How to engage students in chemistry?
That’s the question hundreds of professors explored during a national conference held at City College on March 11 and 12 presented by the Two-Year College Chemistry Consortium, also known as 2YC3.
They were particularly interested in how they could interest minority students to pursue Science, Technology, Engineering and Mathematics (STEM) majors and professions.
Chemistry professors from across the United States at both 2-year and 4-year colleges came together to share their progressive learning methods.
By teaching how science affects society, the professors can encourage students to pursue STEM for social justice reasons.
“Encouraging social justice is how we give everyone a fair chance,” said City biology professor, Heather Heinz.
“For example, by teaching how certain chemicals pollute the environment and negatively impact poor areas, we’re effectively teaching students the social impacts of science.”
The professors agreed that it’s difficult to maintain the interest in chemistry among students who are not majoring in that subject.
“We must make science relatable, give context where it makes sense in their own lives,” said Heinz. “We have to get excited about it and share that excitement if we want to encourage students to pursue STEM.”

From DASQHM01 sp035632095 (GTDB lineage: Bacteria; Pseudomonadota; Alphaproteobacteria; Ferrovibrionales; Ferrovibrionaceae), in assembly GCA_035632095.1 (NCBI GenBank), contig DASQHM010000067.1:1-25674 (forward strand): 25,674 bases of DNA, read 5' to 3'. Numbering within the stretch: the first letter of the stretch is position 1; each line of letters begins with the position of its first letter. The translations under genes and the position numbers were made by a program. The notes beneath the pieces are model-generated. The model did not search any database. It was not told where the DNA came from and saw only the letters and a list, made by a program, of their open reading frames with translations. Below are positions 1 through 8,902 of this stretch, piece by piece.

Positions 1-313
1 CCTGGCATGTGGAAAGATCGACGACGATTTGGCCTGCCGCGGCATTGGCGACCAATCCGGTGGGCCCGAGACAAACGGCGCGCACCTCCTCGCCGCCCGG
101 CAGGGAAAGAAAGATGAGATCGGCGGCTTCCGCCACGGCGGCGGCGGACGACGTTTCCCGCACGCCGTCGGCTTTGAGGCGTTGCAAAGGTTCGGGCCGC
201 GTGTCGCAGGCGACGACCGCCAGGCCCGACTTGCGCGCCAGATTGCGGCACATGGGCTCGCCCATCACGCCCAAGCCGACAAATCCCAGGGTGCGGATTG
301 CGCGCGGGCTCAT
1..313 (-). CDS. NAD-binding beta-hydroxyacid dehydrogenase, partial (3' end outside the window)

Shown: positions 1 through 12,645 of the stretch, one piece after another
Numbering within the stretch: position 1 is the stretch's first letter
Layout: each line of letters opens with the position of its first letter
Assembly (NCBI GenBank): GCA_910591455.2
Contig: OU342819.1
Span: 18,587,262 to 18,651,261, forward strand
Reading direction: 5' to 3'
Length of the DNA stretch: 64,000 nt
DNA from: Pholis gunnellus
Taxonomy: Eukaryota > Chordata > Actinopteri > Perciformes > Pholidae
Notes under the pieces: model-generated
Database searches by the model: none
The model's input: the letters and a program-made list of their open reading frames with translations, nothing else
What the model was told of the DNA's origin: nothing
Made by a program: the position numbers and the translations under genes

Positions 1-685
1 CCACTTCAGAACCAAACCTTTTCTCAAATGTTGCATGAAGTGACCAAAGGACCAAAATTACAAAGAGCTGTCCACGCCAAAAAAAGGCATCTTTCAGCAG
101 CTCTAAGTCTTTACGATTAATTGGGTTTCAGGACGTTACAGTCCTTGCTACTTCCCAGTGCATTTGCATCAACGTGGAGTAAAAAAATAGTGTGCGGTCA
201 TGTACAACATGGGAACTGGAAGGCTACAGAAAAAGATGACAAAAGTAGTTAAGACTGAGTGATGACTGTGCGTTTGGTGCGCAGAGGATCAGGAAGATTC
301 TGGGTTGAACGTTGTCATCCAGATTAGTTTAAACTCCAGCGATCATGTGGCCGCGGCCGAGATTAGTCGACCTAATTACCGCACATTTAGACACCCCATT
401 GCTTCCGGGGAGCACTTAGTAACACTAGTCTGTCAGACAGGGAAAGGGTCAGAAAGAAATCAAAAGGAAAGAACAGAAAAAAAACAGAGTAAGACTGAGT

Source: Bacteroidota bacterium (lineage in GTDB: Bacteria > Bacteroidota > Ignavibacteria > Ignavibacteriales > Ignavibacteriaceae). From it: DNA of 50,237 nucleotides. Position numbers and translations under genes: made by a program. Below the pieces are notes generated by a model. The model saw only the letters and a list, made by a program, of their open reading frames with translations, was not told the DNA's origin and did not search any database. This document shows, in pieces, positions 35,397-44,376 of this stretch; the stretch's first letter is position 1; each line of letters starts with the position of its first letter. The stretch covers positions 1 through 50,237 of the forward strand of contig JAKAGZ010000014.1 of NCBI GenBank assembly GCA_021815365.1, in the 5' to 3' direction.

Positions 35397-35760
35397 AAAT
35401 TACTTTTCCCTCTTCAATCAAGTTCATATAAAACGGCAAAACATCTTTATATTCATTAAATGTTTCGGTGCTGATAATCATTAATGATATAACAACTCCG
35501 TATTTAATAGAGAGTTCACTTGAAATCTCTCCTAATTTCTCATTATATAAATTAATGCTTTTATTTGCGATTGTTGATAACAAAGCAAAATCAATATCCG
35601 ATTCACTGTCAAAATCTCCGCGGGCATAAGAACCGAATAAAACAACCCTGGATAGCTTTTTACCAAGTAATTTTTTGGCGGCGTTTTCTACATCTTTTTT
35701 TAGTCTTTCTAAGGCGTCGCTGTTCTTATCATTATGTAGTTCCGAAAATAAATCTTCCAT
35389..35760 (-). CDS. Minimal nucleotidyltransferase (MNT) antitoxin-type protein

Laura Frost, PhD, a professor of chemistry at Florida Gulf Coast University and the director of Whitaker Center for STEM Education, gave one of the conference presentations.
“STEM professors are often the worst at noticing the inefficiency of lecture. Anything that can engage students will improve learning,” said Frost, who encourages teachers to use evidence-based practices in their classrooms.
Frost gave a cognitive science lecture on effective teaching methods that encourage better memory retention by students. She engaged the professors by giving them a memory test, which the majority failed. She then used an effective memory retention technique and the majority passed fantastically.
This memory retention method is referred to as the “Generation Effect,” where those studying attempt to solve the problem before given the answer by creating an association in their mind.
Frost focused on the importance of giving quizzes regularly. Quizzes call for students to regularly retrieve the learned information and to apply it. Re-reading material and studying lecture notes is uniformly ineffective in long-term memory retention, she said.
Another problem is that graduates complain that they haven’t used the chemistry they learned in school, according to the organization’s chair-elect, Kathy Carrigan.
Some professors attend the conference to update their class curriculum, ensuring they’re using the most relevant material.
“We don’t like to hear that, so we want to remove stuff that they won’t use in their field of study,” said Carrigan, who teaches at Portland Community College.
She noted that the importance of attending the conference is to collaborate with other professors, develop projects, and bring the excitement from the conference back to the classroom.
Professors said it was important to keep students excited about learning STEM. If that happened, then the students would be more liketly to pursue a STEM career.